By Mary Sell, Alabama Daily News
The presidential election and U.S. Senate contest might be the big draws for voters, but there are also six statewide constitutional amendments on the ballot Nov. 3.
Several of the proposed changes to the state constitution were approved by lawmakers in the 2019 legislative session. Here’s a recap of each.
If approved by voters, Amendment I would “provide that only a citizen of the United States has the right to vote.”
According to the Fair Ballot Commission, the state constitution grants the right to vote to U.S. citizens who meet certain requirements. The amendment does not change those requirements. Citizenship is a federal requirement to vote.
If a majority of voters vote “yes” for Amendment 1, the state constitution will grant the right to vote to “only” those U.S. citizens who meet the requirements. If a majority of voters vote “no,” the state constitution will continue to grant the right to vote to “every” U.S. citizen who meets the requirements, according to the commission.
Legislation for the proposed amendment was sponsored by Sen. Del Marsh, R-Anniston, in 2019.
Marsh said he doesn’t think non-citizens voting is a big problem in Alabama. But the amendment “sends a message to Washington.”
“And I think you have a lot of states that do not police this,” Marsh said this week.
Marsh’s legislation cleared the Senate and House last year without any no votes.
Amendment 2 proposes to make several changes to the administration and oversight of the state’s court system and judges.
Currently, the Alabama chief justice appoints the administrator of courts, the executive who oversees court operations. If approved, Amendment 2 would allow the full Supreme Court to make the appointment.
Legislation for the proposed amendment was sponsored by Sen. Arthur Orr, R-Decatur. He said the proposal allows for a renewable contract for the administrator and the position would no longer be at the whim of the chief justice. Because the administrator oversees the entire state court system, there needs to be stability, Orr said.
“We’ve had a series of AOC directors because new chief justices have come and gone, every six years, and they bring their own director with them,” Orr said this week. “And that’s created a revolving door, as far as the chief administrator of the court system.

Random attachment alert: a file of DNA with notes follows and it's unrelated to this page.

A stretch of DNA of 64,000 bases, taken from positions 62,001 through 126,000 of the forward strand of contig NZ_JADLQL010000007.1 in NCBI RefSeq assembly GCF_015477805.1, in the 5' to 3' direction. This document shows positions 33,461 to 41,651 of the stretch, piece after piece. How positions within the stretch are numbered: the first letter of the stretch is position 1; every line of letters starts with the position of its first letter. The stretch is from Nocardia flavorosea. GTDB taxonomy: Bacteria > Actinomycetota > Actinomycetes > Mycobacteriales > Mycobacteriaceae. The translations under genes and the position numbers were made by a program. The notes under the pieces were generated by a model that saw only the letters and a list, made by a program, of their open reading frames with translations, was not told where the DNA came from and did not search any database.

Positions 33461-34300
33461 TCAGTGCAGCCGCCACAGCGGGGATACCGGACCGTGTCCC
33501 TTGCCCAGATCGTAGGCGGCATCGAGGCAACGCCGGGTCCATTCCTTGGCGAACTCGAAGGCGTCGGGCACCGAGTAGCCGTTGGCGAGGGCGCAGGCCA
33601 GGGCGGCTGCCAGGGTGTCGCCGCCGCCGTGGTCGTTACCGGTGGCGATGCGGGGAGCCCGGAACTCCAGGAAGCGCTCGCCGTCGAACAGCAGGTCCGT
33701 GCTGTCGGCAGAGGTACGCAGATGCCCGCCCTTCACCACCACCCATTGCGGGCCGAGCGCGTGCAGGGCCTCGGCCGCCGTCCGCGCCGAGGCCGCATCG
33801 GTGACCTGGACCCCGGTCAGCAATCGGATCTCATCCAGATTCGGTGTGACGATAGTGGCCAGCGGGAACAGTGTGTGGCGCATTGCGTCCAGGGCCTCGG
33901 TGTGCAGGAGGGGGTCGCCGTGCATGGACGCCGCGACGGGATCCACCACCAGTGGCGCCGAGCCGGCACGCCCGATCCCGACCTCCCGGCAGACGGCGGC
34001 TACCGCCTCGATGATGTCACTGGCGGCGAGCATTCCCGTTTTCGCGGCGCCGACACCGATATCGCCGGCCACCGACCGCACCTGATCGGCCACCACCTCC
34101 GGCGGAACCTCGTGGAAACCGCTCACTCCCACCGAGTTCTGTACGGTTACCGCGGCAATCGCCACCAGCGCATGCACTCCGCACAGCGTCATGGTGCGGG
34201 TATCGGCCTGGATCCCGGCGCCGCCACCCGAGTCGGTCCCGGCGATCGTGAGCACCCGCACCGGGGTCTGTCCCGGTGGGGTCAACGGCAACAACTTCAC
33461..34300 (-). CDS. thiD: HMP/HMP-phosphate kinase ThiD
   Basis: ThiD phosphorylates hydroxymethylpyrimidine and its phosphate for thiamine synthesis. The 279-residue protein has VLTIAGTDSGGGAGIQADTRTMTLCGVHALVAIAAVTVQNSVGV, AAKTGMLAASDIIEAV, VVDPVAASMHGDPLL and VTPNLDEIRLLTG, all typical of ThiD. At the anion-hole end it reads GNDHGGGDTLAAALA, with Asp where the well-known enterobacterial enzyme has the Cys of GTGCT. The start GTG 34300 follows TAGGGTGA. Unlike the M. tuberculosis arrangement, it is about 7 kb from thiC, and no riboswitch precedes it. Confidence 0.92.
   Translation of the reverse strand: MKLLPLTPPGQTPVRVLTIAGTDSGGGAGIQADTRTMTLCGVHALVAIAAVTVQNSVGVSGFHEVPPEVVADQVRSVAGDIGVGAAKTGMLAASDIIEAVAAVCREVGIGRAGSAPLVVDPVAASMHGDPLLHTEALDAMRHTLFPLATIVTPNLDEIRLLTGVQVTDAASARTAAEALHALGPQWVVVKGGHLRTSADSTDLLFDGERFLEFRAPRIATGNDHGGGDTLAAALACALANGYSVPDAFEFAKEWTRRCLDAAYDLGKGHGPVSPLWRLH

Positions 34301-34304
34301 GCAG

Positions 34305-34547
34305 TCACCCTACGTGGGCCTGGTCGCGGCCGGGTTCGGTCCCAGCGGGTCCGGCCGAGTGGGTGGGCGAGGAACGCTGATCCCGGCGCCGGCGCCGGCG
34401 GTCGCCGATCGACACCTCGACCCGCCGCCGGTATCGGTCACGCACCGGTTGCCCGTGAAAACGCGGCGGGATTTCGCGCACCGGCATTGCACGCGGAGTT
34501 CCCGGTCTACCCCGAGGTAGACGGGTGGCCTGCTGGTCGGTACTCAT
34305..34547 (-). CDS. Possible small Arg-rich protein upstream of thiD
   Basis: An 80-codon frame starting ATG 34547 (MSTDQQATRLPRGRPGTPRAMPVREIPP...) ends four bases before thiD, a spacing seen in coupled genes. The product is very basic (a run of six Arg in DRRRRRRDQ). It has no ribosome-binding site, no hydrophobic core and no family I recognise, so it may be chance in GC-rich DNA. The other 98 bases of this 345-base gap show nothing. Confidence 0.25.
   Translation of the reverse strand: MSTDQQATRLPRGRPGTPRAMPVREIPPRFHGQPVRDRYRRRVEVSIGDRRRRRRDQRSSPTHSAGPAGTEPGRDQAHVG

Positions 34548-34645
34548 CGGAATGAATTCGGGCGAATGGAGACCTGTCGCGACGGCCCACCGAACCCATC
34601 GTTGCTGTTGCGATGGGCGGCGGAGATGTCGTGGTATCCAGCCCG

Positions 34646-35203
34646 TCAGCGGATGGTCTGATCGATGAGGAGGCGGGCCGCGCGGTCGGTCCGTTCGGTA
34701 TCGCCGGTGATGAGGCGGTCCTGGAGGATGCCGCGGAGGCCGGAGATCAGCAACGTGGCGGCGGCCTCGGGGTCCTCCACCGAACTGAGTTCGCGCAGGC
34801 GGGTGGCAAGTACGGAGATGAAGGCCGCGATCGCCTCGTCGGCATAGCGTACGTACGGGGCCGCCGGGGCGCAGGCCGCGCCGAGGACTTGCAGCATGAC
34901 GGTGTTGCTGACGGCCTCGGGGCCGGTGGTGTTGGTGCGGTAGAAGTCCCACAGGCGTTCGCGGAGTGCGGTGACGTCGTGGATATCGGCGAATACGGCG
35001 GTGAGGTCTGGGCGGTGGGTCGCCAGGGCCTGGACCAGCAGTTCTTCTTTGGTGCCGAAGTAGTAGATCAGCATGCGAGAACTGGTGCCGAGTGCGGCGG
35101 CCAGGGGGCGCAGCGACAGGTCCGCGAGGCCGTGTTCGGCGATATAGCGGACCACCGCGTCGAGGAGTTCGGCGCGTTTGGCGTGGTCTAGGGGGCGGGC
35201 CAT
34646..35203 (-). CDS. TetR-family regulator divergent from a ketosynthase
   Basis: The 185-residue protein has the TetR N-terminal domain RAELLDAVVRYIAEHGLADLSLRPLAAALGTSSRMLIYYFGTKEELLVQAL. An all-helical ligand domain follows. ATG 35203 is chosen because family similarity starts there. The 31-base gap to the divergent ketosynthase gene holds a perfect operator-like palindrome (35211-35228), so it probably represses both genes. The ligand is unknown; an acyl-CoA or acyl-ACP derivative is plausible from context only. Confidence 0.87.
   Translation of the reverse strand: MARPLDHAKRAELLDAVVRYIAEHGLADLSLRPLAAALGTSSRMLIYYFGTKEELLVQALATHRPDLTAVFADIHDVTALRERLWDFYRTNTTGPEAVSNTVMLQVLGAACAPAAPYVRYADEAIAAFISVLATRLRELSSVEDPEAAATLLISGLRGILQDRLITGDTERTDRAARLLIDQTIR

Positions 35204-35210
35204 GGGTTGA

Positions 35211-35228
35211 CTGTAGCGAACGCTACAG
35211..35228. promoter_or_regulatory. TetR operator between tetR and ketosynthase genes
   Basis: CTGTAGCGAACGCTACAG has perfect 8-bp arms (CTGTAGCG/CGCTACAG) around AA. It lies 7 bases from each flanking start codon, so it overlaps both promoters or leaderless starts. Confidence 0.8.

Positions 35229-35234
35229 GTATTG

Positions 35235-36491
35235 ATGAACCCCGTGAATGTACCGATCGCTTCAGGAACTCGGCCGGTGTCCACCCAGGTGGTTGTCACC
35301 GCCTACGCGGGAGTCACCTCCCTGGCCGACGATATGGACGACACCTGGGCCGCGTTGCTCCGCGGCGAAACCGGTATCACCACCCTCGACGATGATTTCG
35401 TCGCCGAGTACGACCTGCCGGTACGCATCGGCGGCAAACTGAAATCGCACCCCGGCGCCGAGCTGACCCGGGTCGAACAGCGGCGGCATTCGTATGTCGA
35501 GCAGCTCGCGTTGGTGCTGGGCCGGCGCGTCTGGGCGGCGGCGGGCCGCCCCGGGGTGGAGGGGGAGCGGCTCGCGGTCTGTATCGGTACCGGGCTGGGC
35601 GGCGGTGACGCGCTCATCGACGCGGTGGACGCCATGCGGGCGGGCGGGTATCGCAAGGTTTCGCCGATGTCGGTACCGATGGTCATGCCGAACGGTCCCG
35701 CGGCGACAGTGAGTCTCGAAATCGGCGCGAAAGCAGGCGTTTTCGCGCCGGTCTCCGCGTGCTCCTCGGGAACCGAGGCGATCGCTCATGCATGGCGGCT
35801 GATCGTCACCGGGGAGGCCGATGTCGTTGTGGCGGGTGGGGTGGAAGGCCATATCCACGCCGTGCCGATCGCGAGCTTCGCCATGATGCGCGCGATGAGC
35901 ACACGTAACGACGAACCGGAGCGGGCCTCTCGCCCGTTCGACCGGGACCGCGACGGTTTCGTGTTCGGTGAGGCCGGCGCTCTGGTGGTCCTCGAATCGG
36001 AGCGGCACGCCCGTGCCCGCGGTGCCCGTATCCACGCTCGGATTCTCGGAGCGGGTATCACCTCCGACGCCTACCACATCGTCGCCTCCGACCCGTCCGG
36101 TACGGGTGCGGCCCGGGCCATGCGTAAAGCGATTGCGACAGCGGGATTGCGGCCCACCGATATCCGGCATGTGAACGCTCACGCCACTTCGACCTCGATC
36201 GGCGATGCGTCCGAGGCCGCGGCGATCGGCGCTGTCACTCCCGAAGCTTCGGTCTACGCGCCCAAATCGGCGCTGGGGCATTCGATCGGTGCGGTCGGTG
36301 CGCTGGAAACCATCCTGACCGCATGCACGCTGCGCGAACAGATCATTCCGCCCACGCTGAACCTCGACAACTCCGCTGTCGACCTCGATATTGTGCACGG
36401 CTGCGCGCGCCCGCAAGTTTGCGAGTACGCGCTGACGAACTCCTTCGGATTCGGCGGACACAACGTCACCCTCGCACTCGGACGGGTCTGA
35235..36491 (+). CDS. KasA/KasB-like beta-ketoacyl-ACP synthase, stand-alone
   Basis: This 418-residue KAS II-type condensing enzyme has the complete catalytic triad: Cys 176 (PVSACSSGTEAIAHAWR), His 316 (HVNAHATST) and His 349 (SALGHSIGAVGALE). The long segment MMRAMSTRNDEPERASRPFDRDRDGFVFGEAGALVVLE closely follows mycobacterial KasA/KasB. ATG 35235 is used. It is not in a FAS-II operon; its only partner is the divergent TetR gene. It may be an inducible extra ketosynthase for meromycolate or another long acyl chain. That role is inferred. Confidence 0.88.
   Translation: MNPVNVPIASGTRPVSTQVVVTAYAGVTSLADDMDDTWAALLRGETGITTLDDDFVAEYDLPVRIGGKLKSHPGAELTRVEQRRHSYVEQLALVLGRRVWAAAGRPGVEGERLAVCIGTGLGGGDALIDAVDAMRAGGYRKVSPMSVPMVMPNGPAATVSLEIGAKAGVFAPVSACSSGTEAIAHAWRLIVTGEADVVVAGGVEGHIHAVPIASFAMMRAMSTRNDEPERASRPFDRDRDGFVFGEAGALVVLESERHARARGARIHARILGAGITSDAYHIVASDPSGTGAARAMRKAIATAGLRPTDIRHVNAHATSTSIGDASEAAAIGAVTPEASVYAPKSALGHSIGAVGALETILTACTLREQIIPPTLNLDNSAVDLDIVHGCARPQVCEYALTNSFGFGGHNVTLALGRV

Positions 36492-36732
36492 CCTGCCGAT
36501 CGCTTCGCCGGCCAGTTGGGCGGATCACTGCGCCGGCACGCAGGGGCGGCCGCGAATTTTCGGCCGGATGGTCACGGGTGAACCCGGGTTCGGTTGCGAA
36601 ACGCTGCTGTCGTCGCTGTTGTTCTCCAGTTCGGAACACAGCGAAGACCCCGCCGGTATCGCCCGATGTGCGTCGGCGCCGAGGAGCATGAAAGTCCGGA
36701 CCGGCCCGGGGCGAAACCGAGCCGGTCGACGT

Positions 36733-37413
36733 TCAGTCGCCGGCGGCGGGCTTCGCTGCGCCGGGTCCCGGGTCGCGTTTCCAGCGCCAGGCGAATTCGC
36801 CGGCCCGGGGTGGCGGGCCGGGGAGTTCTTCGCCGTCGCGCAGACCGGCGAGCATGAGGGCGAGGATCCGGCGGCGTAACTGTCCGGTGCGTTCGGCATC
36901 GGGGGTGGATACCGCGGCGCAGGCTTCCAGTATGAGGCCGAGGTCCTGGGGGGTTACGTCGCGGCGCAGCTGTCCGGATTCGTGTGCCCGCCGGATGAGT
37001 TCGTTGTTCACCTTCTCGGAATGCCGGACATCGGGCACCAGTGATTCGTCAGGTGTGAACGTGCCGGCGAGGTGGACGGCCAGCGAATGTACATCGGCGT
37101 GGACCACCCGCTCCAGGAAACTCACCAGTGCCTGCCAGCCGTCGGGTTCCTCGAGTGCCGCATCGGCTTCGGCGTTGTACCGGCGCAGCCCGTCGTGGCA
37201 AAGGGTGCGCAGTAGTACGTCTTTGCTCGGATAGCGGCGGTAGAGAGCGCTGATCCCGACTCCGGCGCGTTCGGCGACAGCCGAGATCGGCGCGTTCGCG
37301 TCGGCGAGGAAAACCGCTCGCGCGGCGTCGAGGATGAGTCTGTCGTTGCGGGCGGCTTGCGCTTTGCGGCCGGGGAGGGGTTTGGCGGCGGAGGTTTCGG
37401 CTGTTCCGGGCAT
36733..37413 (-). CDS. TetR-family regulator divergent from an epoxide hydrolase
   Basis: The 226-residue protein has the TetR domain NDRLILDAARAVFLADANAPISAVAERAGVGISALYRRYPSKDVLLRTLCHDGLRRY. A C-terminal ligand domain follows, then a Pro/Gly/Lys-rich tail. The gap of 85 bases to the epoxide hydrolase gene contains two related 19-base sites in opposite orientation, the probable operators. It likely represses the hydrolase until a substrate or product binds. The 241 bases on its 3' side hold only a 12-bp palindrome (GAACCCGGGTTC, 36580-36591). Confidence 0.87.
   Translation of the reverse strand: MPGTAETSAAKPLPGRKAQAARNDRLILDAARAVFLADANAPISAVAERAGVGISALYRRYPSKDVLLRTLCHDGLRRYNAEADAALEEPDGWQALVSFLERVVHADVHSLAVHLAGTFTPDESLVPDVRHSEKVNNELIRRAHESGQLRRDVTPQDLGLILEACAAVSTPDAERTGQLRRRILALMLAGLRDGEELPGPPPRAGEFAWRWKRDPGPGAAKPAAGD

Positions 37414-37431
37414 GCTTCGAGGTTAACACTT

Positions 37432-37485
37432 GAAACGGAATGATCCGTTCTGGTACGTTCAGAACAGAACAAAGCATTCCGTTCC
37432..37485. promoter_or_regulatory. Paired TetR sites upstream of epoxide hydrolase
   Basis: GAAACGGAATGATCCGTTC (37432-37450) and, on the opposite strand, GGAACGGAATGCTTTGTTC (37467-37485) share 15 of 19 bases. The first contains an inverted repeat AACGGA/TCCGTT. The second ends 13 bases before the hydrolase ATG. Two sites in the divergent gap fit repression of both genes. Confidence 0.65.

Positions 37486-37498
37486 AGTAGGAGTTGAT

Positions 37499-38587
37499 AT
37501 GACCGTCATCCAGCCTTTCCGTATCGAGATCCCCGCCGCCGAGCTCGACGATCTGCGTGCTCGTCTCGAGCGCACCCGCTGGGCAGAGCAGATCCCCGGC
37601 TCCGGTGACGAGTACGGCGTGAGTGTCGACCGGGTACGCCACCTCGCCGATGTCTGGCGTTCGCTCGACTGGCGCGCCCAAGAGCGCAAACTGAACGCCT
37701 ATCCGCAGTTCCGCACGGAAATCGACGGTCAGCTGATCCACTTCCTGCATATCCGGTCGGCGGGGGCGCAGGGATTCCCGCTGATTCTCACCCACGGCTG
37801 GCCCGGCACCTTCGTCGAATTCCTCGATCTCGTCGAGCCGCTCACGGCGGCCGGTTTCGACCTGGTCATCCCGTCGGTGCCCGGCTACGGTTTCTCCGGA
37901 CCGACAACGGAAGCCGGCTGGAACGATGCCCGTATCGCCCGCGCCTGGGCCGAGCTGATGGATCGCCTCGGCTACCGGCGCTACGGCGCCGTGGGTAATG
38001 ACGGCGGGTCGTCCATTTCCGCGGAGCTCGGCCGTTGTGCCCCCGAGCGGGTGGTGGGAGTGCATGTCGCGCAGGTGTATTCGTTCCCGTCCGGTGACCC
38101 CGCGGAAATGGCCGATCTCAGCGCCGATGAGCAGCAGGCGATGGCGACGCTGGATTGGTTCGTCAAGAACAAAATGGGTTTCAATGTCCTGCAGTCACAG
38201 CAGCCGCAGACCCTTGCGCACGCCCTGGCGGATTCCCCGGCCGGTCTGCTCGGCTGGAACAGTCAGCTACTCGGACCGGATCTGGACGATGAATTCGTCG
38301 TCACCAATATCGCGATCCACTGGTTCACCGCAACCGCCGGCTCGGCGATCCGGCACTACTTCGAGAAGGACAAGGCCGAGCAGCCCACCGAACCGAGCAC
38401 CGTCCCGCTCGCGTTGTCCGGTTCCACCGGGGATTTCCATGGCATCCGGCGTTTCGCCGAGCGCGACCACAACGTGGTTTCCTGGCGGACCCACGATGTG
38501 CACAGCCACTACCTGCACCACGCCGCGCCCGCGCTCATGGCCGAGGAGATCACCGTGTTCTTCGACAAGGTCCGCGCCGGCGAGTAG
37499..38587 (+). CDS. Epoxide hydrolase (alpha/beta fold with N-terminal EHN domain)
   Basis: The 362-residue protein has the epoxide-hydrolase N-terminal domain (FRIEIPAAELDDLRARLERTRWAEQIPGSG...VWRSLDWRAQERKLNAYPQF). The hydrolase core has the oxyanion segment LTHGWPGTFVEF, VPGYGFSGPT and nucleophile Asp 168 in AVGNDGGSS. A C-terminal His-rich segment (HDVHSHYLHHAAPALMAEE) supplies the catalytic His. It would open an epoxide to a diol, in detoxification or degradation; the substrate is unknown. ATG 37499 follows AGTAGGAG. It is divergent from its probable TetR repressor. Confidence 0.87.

“Putting that responsibility with the Supreme Court as a whole, in coordination with the chief justice, should provide more continuity.”
If approved, the amendment would also:
- Provide that county district courts do not have to hold city court in a city with a population of less than 1,000;
- Increases from nine to 11 the total membership of the Judicial Inquiry Commission, which evaluates ethics complaints against judges, and determines who appoints each member;
- Allow the governor, rather than the lieutenant governor, to appoint a member of the Court of the Judiciary, which hears complaints filed by the Judicial Inquiry Commission;
- Prevent a judge from being automatically disqualified from holding office simply because a complaint was filed with the Judiciary Inquiry Commission;
- Provides that a judge can be removed from office only by the Court of the Judiciary. Currently, the Legislature can impeach judges.
Amendment 3 is also court related. If approved, it would extend the time appointed circuit and district court judges could fill a vacancy before facing election. Under current law, district and circuit judges appointed by the governor serve an initial term of one year or the remainder of the original term, whichever is longer. This amendment would change that initial term of the appointed judge to at least two years before they must run for election.
Proposed Amendment 4 would reorganize Alabama’s notoriously long constitution and remove outdated and racist language.
The legislation by Rep. Merika Coleman, D-Birmingham, would authorize the Legislature to recompile the Constitution during its 2022 session.
Citing calls for social justice across the nation, Coleman on Thursday said she thinks “this is a prime time for the state of Alabama to actually come to the 21st Century by removing the racist language that is embodied inside the state constitution.”